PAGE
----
Burkina Faso said it would indefinitely suspend France 24 news channel’s broadcast licence in the country in response to an interview the French state-owned channel aired with the leader of an al-Qaeda-linked terrorist group.
France 24 broadcast an interview three weeks ago with Abu Ubaydah Yusuf al-Anabi, an Algerian national who heads al-Qaeda in the Islamic Maghreb (AQIM), which has terrorised parts of the Sahel, a semi-arid strip of Africa that includes Burkina Faso, for almost a decade.
Rimtalba Jean Emmanuel Ouedraogo, spokesperson for Burkina’s transitional military junta, said that by interviewing the Islamist leader, France 24 acted as “a communication agency for these terrorists and, worse, it is offering a space for legitimising terrorist actions and hate speech.
“The government has therefore decided in full responsibility, and in the name of the higher interests of the nation, to suspend sine die the broadcasting of France 24 programmes throughout the national territory,” Ouedraogo added.
The spokesperson said the military regime had respect for freedom of the press but warned France 24 and other media outlets of their “responsibilities with regard to the editorial choices they make in the treatment of information on terrorism”.
France Médias Monde, the state-owned holding company that controls France 24, said it “deplored the decision and contested the baseless accusations that called into question the professionalism of the channel.” It added that France 24 did not broadcast the interview with al-Anabi directly, instead choosing the format of an editorial that allowed journalists to “inject the necessary distance and context”.
Al-Anabi became leader of the terror organisation in 2020 after his predecessor, Abdelmalek Droukdel, was killed by French military and allied forces in a raid in Mali. The US government is offering a reward of up to $7mn for information on him.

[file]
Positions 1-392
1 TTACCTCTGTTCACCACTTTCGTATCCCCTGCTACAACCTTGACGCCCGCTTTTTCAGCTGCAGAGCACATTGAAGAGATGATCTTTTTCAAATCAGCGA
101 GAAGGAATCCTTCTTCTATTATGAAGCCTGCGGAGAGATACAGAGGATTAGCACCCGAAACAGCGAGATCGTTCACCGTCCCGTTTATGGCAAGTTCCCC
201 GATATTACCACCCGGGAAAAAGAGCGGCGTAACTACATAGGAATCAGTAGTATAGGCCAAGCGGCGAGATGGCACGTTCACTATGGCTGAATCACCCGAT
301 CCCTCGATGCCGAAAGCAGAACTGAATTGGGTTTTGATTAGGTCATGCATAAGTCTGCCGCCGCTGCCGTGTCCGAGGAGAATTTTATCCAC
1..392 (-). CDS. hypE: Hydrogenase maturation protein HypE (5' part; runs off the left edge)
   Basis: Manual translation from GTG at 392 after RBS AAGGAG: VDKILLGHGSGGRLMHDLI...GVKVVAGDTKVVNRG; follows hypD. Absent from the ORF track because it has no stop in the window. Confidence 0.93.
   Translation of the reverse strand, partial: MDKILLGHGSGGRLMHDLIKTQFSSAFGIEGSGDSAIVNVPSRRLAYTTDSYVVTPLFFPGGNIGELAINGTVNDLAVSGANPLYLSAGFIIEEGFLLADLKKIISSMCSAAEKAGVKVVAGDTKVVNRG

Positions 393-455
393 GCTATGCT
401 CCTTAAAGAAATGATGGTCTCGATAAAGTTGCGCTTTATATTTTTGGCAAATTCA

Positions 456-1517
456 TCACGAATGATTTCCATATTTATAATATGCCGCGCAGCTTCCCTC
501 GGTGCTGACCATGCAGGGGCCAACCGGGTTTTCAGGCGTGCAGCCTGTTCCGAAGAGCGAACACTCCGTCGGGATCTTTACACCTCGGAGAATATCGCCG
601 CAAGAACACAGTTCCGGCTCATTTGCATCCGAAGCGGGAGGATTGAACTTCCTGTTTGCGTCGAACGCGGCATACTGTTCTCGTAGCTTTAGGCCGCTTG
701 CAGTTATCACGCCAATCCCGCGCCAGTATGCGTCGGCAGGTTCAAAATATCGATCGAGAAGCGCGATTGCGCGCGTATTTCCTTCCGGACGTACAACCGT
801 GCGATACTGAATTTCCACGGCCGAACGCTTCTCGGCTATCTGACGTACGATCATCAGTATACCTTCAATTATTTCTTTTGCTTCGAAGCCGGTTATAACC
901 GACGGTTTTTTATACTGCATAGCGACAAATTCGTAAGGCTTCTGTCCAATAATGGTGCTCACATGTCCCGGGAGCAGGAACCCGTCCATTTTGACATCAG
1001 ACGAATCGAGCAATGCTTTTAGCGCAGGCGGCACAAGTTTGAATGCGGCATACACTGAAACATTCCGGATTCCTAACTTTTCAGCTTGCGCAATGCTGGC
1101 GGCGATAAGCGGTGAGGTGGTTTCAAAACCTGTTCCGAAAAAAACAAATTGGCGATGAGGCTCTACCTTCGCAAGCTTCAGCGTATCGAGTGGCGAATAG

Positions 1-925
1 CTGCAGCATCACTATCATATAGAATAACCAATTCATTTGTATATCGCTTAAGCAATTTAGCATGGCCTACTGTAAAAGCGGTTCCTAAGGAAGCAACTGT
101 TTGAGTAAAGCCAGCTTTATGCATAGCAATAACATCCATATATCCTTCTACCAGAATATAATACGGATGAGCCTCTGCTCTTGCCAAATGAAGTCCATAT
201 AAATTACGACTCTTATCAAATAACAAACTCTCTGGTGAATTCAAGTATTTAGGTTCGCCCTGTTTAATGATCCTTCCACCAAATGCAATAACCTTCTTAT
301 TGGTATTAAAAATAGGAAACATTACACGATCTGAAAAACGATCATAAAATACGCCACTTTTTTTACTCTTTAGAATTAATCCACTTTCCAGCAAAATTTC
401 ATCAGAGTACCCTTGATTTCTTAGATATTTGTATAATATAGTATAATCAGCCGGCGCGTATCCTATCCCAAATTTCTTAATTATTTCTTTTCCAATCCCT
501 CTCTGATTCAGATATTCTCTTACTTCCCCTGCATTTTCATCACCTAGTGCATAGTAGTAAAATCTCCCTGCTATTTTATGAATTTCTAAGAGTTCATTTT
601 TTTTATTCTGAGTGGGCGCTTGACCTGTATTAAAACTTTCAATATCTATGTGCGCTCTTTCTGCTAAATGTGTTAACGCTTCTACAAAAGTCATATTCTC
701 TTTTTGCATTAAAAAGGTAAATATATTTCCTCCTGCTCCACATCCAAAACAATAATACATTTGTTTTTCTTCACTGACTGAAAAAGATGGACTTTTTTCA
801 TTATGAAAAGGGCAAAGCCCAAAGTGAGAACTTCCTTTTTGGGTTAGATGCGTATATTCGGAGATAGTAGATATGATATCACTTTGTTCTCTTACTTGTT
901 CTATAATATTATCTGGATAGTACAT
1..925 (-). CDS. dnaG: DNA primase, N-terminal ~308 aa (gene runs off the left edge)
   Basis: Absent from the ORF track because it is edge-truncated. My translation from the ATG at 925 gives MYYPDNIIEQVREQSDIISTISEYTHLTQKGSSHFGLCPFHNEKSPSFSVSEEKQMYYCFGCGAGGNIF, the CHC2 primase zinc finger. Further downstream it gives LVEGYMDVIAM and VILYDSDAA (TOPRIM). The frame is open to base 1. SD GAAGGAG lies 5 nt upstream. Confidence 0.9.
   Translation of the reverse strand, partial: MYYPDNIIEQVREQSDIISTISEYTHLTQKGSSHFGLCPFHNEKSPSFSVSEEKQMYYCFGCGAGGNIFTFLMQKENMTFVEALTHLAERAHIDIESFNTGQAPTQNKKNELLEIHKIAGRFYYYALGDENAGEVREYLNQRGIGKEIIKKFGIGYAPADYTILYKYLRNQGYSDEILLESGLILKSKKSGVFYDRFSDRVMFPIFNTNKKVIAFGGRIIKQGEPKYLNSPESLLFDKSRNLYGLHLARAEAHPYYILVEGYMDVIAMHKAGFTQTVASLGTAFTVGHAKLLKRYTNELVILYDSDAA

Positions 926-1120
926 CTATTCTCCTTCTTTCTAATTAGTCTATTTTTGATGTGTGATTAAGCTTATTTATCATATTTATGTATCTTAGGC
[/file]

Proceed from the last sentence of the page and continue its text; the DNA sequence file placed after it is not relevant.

The suspension of France 24 is the latest sign of worsening ties between Burkina and its former colonial ruler. The government announced in January it had told French special forces to leave, saying its own forces would defend the country against the Isis and al-Qaeda affiliates it has been battling.
The withdrawal order terminated a 2018 agreement that allowed about 400 French soldiers to be stationed at a base outside the capital, Ouagadougou. The French troops departed in February, according to the Burkinabe government.
In the France 24 interview, al-Anabi said that he considered the withdrawal of French troops from both Mali and Burkina Faso a success for his group. He also described the Russian private military company Wagner, which is present in Mali, as a colonial force.
The suspension is a further setback for France 24’s operations in west Africa, where it has a substantial audience in French-speaking former colonies. The military government in Mali banned the news channel last year alongside its sister network Radio France Internationale (RFI) after they alleged abuses by the country’s armed forces.
RFI’s broadcast license in Burkina Faso was suspended in December over what the Ouagadougou government said was a false report into an attempted coup. RFI denied reporting about a coup attempt.
France 24 said the channel would remain available to people in Burkina Faso via satellite and by social networks such as YouTube.
Additional reporting by Leila Abboud in Paris
Source: Financial Times